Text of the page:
Copper cabling has provided a reliable, flexible and economical communications medium for decades. Starting with the analog telephone and continuing with today’s high-speed digital networks, copper cabling has been the medium of choice for much of the communications infrastructure installed in today’s residential, commercial, industrial and institutional buildings. This is in spite of advances in optical fiber cabling technology and the ever-increasing demands that new applications have placed on structured cabling systems in recent years. Copper cabling continues to meet the challenge through continued advances in copper cable and connector technology.
Migration to Category 6 cabling
For more than a decade, Category 5 and enhanced Category 5 (Category 5e) unshielded twisted-pair (UTP) cabling have been the cable of choice for data applications.
However, new applications demanded improved cable performance that would provide greater bandwidth and more reliably support increased data-transfer rates. In particular, there was a need to reduce both signal attenuation and crosstalk between cable pairs to accommodate the needs of advanced applications such as Gigabit Ethernet where all four cable pairs are being used to transmit data simultaneously.
Category 6 cabling was developed to meet these needs by providing a larger copper conductor to reduce signal attenuation between transmitter and receiver as well as more pair twists and a pair divider often referred to as a “spline” to physically separate individual pairs to reduce crosstalk.
Last summer the Telecommunications Industry Association (TIA) published TIA/EIA-568-B.2.1. This industry standard defines performance and testing requirements for Category 6 components and installations. The publication of this standard paved the way for the development of new applications that take advantage of Category 6 improvements and made it the preferred choice for new installations and upgrades. According to a recent Avaya Inc. recently reported that 82 percent of enterprise network decision-makers will specify Category 6 cabling for their next installation. Users are migrating to Category 6 because it delivers higher bandwidth and improved performance that helps “future-proof” cabling infrastructure for a small increase in initial investment. Category 6 components are also fully backward-compatible with all lower cable categories.
Advances in microchip capabilities and decreased costs have resulted in more and more communication and control devices becoming “smart” and network-enabled. These devices include telephone sets using Voice over Internet Protocol (VoIP), security surveillance equipment such as cameras, access control devices, and other sensing and signaling equipment. An IEEE task force is working on IEEE Standard 802.3af, which will define the requirements for providing power to equipment connected to a structured cabling system. Currently, network equipment and stand-alone units that can be inserted into the cable run are available to provide DC power to connected network devices. Providing power directly to network devices from the structured cabling system reduces the initial installation cost and can provide a more reliable power supply than local branch circuits.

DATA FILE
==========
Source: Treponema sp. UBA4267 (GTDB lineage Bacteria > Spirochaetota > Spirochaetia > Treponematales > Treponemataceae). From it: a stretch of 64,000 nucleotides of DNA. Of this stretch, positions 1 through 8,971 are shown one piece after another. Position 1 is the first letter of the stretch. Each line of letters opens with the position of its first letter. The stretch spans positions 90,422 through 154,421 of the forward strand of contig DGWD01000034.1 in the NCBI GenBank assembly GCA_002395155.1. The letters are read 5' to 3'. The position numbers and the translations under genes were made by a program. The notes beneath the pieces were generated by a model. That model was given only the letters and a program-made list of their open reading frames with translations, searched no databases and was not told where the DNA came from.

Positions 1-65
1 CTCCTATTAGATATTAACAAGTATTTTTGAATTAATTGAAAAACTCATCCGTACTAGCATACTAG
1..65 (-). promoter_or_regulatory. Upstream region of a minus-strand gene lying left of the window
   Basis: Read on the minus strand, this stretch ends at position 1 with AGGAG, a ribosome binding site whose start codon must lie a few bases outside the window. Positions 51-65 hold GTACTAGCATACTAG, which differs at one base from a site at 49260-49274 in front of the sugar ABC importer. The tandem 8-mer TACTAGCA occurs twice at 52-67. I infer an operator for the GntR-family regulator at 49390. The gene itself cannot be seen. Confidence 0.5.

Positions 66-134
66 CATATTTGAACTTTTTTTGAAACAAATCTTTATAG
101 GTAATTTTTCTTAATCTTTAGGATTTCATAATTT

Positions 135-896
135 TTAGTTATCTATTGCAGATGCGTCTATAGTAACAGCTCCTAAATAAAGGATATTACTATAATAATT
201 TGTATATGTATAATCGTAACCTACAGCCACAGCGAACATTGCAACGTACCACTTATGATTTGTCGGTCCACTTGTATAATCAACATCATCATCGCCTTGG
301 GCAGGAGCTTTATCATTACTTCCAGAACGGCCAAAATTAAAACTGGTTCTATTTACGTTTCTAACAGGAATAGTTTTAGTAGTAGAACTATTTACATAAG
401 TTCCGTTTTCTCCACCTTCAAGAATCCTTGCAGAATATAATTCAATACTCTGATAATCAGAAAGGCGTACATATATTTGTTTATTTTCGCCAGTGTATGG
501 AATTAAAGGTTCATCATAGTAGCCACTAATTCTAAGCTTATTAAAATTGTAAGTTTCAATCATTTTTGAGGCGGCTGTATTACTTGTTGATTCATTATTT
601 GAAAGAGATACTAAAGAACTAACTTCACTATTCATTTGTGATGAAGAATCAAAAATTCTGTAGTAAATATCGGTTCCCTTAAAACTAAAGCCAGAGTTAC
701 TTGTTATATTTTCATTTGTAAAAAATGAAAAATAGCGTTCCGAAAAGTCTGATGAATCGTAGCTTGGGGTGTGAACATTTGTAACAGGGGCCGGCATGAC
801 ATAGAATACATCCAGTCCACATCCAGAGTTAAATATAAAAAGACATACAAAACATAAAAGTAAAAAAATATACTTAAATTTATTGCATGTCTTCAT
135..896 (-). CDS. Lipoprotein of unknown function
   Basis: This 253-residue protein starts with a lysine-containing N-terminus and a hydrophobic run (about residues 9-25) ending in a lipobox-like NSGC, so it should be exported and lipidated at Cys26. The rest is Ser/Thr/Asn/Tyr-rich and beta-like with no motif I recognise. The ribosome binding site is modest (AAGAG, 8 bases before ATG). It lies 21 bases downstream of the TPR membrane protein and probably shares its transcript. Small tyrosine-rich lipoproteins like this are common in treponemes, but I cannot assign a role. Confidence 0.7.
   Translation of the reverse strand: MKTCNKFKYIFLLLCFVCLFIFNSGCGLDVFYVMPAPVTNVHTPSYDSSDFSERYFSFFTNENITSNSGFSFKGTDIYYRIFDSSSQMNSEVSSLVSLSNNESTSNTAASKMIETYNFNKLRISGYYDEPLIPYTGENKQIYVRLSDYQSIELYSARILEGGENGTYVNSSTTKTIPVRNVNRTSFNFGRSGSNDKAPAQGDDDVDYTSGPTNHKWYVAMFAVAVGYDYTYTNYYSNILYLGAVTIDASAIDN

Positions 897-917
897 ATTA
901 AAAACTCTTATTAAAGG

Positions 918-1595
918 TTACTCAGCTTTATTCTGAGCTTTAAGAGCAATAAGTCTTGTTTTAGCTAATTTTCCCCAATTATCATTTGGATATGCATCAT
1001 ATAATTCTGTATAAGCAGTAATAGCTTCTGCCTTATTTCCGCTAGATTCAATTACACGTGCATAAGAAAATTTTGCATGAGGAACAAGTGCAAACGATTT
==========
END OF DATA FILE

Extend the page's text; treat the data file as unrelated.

Category 7—the next generation
Category 7 cable and connectors are available from manufacturers and an international cabling standard is under development. Category 7 is a fully shielded twisted-pair cable that supports bandwidths of 600 MHz and greater. It achieves a higher performance level by shielding the overall cable and individual twisted pairs to reduce crosstalk. Category 7 is intended to support multi-Gigabit Ethernet, VoIP telephony, and other broadband applications such as video conferencing. With its individually shielded pairs, Category 7 can support mixed applications over the same cable. For example, two pairs of a Category 7 cable could be used for data, the third for telephone and the fourth for video.
Category 8—on the horizon
Proposals have also been made for Category 8, the next possible cabling category. Category 8 is intended to provide data and multimedia capabilities for small commercial and residential applications with channel lengths up to 164 feet. It will have more stringent performance requirements than Category 7 and a 1.2 GHz bandwidth for broadband applications such as cable TV.
Copper cable future
Twisted-pair copper cabling will continue to be a viable medium that will meet future needs. Innovations in cable and connector technology will allow copper cable to support applications that require faster data transfer rates and greater bandwidth. EC
GLAVINICH is an associate professor in the Department of Civil, Environmental and Architectural Engineering at The University of Kansas and is a frequent instructor for NECA’s Management Education Institute. He can be reached at 785.864.3435 or firstname.lastname@example.org.